An irrigation system that ran through the city supplied water for crop production. Crops were supplemented by fishing and hunting. The Olmecs had access to many waterways which were used for fishing and the transportation of people and trade goods. Basalt, found in the distant Tuxtla Mountains, was used to construct plazas, religious pyramid structures, and the large stone heads the Olmecs are known for carving. As it came from other areas, basalt likely was a traded commodity that demonstrates links with other cultures in the surrounding areas.

Olmec religion strongly featured animals and animal symbolism; they likely practiced shamanism. Hallucinogenic drugs from a  marine toad and/or several mushroom species may have been used by the shamans to enter trances. The Temple of the Feathered Serpent in Teotihuacan is an example of an Olmec ceremonial site.

Olmecs are most well-known for their colossal head statues. The heads were possibly modeled after notable citizens, probably leaders. Most of the colossal heads were defaced or destroyed in some way. They were likely altered after the regional center in which it is affiliated with lost prominence, by a conquering group, or the Olmecs did this themselves after a ruler died as a sacrifice to the gods or animal spirits. The facial features of the heads were people with slanted eyes and large lips. Many have argued over whether the Olmecs were of African or Asia descent, because of these facial features. Others believe that this is just an overgeneralization. Most of the heads were deformed, which was likely done at birth for noble children, as the Mayan culture did.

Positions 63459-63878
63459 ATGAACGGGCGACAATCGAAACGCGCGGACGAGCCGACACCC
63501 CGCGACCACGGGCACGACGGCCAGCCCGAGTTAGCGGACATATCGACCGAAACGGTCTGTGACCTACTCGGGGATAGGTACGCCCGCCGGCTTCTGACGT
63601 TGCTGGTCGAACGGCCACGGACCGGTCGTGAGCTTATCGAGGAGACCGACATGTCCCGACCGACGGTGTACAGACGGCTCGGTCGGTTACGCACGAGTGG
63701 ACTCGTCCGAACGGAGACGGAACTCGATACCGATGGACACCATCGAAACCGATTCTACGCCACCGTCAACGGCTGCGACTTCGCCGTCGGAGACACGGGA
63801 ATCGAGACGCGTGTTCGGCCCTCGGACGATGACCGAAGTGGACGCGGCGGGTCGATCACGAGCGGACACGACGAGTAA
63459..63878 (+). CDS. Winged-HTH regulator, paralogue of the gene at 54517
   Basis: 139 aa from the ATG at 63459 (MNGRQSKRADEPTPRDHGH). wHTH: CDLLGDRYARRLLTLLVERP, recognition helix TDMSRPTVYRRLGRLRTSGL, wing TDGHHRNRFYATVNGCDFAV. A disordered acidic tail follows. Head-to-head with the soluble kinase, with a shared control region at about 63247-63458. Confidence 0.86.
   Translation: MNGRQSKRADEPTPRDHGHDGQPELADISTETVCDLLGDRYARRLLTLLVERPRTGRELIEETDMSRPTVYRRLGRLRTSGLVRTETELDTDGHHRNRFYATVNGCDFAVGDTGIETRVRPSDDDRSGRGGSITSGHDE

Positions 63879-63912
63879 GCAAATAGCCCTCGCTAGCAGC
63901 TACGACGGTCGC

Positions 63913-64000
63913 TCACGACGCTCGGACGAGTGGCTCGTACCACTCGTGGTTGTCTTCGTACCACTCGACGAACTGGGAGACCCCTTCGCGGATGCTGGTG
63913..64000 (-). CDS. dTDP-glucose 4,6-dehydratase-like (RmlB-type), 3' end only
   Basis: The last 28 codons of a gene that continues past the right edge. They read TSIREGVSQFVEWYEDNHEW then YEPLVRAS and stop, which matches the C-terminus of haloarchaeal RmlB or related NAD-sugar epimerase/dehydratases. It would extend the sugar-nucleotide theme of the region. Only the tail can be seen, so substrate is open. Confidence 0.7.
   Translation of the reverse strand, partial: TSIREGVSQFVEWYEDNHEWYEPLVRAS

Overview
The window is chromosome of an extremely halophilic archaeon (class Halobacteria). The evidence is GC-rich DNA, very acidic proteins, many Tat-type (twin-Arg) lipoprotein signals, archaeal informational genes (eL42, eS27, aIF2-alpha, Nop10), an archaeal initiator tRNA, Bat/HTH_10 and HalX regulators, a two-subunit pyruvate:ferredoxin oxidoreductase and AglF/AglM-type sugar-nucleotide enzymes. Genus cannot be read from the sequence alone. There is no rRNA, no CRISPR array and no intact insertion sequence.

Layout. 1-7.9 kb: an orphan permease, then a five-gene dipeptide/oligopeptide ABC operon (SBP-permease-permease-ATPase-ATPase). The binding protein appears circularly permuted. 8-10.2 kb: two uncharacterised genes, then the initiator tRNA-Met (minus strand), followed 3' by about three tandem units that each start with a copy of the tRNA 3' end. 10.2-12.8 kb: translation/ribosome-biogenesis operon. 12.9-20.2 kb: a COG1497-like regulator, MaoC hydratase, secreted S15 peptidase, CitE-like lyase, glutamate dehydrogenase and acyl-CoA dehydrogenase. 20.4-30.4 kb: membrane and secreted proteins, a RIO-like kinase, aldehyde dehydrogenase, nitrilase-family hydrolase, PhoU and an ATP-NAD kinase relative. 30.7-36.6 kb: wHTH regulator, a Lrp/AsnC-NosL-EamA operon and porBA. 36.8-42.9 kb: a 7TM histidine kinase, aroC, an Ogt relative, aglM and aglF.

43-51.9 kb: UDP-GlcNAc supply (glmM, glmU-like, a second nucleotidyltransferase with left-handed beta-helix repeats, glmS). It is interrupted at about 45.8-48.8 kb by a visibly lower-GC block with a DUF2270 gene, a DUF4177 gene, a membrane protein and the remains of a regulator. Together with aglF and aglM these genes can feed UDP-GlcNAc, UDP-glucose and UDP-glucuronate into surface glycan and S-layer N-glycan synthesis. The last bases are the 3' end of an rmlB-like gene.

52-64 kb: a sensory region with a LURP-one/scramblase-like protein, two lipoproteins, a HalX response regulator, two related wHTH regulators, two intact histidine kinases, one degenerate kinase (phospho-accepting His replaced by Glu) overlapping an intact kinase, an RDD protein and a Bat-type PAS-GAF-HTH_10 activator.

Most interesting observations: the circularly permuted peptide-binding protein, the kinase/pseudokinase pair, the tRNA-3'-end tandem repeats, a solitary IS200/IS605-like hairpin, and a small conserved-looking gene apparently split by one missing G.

Other motifs in Olmec art consist of jaguars, serpents and monkeys. Many of the art objects show a transition between human and animal figures, which demonstrates a connection between the two. Most sculptures were made of jade, which was also not found in the Olmec region. This must have been traded from an outside location.


Calhoun ISD Social Studies Curriculum Design Project